1.1.1 The Markov property

In probability theory and statistics, the term Markov property refers to the memoryless property of a stochastic process. It is named after the Russian mathematician Andrey Markov.

A stochastic process fY (t)gt0 is a Markov process if the conditional probability distribution of future states depends only on the previous state.

For example, if s 0 and we consider the states i and j; then we can say that Y (t) has the Markov Property if P(Y (t + s) = jjY (t) = i) does not depend on any information before t.

Hence, the future development of Y (t) can be predicted from its present state alone, without any reference to its history.

2 Continuous Time Markov Chains 2.1 Introduction

Up till now our approach has been to specify a future lifetime in terms of a random variable Tx. In this chapter we look at things rather di§erently, and use a Continuous Time Markov Chain (or a Markov model) of transfers between states.

In the simplest case, a life can be alive or dead, and this gives a two-state model of mortality which is known as the dead-or-alive model. We often represent this in a diagram like:

The probability that a life alive at any age x should be dead at some future age is determined by an age dependent force of mortality x+t, t 0, or transition intensity.

The main advantages of the Markov model approach to modelling mortality over the random variable approach are that:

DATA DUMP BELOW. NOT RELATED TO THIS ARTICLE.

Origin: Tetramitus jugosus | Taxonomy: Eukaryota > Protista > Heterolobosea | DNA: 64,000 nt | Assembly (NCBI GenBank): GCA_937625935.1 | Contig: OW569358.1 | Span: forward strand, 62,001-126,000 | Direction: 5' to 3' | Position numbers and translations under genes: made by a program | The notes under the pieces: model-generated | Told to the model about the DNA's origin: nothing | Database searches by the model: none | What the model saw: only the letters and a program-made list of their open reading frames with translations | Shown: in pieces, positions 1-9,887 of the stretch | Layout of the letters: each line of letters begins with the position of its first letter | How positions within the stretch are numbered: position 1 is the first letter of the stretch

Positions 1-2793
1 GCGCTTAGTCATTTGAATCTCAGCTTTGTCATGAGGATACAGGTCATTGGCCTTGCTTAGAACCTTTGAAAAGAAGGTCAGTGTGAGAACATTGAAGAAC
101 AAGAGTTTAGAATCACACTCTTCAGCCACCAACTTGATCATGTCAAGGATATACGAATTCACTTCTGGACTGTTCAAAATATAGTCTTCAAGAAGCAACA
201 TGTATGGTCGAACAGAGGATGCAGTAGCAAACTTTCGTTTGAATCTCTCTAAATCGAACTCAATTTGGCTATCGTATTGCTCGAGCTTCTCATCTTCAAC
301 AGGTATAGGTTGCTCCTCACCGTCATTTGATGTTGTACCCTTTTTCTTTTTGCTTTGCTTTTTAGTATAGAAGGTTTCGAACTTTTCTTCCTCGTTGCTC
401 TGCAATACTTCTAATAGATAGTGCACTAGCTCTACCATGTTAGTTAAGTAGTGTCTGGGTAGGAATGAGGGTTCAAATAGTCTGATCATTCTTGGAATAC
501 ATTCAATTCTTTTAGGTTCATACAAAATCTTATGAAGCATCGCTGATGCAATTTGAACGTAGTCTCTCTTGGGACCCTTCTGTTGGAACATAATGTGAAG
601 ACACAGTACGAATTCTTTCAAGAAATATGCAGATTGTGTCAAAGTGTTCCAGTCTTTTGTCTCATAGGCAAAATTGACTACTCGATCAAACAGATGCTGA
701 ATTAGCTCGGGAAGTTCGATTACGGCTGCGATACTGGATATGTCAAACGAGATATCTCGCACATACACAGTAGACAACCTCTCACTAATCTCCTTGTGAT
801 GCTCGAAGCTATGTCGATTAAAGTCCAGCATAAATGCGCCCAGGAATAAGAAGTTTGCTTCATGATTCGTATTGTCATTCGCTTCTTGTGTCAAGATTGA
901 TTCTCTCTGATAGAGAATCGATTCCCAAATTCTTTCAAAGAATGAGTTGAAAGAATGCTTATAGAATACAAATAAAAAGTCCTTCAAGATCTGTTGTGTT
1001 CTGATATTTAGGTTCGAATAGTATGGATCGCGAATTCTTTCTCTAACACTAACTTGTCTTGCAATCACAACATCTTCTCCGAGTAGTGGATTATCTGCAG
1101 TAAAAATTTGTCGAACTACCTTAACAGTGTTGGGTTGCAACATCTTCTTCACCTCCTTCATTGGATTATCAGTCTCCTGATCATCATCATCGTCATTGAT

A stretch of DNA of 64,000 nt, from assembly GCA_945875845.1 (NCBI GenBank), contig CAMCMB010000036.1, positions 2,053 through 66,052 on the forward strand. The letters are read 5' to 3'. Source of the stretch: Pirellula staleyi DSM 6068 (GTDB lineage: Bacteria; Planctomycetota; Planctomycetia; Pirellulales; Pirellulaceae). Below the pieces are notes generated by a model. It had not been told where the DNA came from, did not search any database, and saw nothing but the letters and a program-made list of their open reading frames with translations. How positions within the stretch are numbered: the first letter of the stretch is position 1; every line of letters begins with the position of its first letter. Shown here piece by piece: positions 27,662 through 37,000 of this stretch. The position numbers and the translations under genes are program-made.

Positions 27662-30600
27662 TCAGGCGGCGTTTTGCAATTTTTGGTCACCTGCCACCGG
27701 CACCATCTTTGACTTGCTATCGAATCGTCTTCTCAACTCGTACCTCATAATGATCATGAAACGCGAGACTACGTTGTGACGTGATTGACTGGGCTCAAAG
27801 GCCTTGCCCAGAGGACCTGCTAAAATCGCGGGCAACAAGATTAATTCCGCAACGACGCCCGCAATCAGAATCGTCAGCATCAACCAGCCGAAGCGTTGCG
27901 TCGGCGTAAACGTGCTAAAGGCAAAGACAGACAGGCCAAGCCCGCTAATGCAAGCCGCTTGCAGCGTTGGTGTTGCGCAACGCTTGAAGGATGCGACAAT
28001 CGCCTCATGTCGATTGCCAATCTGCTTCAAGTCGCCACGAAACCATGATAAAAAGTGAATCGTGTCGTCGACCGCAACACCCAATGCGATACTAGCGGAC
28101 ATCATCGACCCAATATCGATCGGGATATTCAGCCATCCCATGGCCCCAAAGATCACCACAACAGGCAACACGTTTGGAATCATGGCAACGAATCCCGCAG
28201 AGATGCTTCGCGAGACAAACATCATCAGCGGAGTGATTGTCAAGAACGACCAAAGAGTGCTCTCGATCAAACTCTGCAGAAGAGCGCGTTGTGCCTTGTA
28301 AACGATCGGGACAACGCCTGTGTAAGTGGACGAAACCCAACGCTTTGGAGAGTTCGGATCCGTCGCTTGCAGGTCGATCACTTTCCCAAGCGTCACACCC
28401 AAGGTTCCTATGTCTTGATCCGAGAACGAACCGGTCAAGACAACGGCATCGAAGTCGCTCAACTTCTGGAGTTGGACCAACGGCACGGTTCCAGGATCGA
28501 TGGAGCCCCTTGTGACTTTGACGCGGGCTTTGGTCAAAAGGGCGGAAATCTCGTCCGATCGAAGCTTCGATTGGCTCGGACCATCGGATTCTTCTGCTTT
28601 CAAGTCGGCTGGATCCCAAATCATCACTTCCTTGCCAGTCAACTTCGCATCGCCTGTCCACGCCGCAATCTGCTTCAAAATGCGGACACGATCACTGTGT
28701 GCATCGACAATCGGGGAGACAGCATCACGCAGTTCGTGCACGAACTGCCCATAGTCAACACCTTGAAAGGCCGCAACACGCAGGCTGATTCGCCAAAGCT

ñ it can be generalised to multiple decrements or multiple state models, e.g. the three state model fW ell; Ill; Deadg, and

ñ it deals easily with censoring, a common feature of mortality data, which we will talk about later on in the chapters ahead.

We make two fundamental assumptions in the 2-state model above.

1. (AS1) Markov assumption. The probability that a life now aged x will be in either state fAlive; Deadg at any future time x + t depends only on the age x and the state currently occupied.

2. (AS2) The probability dtqx+t is given by

dtqx+t = x+tdt + 0(dt); t 0: (1)

Informally, assumption 1 says that the future depends only on the present and not on the past, while assumption 2 says that the probability of death in a short interval of time, dt; is approximately proportional to the force of mortality at that time.

Reminder: The function f(h) is said to be o(h) or “little o of h” if